You know those dogs who are only happy when their keepers have strapped a back pack to them, filled with doggie treats and baggies, because the dogs need to feel like they're working, contributing, doing their part? I think I might be that kind of dog.
Here's the thing: I don't have a keeper to strap a back pack on my back, put me on a leash and send me hiking, and I really need one.
My dad was a workaholic (and every other kind of holic). My mom is also a hard little worker and rarely takes her day of rest. My whole life I've been trying to figure out how I could have come from such hard-working parents and ended up being such a lazy arse.
Today I realized that one of the reasons I become so jittery and feel the need to tear down walls and plan vacations is that I really need to work. I need a purpose. While I know in my core that staying home with Buckaroo and raising him to be an upstanding young man is a very noble deed, it can be a little . . . (hang me by my thumbs now). . . dull.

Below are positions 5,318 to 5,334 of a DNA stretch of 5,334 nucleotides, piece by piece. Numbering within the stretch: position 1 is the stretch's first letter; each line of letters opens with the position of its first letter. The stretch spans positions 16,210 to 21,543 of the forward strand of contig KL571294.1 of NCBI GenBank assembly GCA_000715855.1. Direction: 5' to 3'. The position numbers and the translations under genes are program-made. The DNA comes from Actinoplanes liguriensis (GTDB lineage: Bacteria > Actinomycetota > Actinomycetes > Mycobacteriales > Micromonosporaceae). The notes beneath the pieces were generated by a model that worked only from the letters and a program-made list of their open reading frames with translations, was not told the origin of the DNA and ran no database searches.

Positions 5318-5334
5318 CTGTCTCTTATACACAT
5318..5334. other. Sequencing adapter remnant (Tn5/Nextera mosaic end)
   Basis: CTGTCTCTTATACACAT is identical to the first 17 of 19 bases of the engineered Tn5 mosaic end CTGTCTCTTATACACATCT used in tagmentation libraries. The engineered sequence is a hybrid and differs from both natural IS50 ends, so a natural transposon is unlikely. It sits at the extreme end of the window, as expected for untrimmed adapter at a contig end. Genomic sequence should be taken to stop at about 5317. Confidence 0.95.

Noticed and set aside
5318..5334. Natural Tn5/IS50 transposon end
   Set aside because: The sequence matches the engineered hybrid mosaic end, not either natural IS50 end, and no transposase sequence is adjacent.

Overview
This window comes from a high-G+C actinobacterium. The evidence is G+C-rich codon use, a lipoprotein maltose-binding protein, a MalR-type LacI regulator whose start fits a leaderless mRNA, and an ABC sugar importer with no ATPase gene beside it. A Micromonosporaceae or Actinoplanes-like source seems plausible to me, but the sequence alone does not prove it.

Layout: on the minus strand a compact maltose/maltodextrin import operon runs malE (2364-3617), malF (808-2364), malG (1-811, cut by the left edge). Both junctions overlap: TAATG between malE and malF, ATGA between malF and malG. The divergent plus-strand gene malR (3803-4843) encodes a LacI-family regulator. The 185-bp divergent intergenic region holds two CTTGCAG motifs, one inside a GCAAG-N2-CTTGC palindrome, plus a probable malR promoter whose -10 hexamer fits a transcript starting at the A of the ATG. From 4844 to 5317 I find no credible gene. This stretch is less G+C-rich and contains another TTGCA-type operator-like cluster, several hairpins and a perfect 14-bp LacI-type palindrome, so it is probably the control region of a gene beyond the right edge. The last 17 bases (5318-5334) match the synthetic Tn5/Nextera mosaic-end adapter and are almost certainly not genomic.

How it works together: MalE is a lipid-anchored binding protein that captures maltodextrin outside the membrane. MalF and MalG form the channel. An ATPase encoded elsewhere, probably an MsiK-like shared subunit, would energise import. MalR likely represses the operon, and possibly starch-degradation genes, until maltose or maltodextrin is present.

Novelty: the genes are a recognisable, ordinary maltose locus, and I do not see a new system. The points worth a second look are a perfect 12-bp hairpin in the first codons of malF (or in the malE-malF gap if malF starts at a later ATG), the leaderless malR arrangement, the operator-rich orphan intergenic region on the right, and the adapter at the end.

This all occurred to me this morning while Buckaroo and I were taking our foster doggie, Blue, out for his morning constitutional. When I told my friend Cynthia that we were fostering a dog, she asked, "Are you nuts?" Obviously, she doesn't know me very well. Of course I'm nuts. Possibly bananas and bonkers, too.
The thing is, so far-- and it's only Day Two, so I may eat every word of this-- Blue is making me work in a different way, and it's been a blessing. Buckaroo and I have to get up at first sunlight and take Blue for a long walk, so that's what we do. Even though it's chilly, and we're bundled up to our eyeballs, it's good for us. We need the walk as much as he does. We're outside again for the first time in months, listening to the birds yack and hoot, watching the stream melt, smelling spring.
Plus, I'm improving the life of a homeless dog by helping him go healthy. And what a sweet dog he is: half chocolate lab, half blood hound and so patient with Buckaroo's loving (and sometimes not-so loving) attention. Blue is the size of a small love seat, which is appropriate because he spent his entire life (seven years) sitting on the couch watching TV.
The whole world is new to him, and it's exhausting! When we return from our rambles, Blue heads straight for his cozy spot and snores. Honestly, I could do with a couple of Zs myself, but Buckaroo usually prefers that I stay awake and tend to his train table. By that time, though, I don't mind playing trains so much. I've done my morning work, and I feel mellow.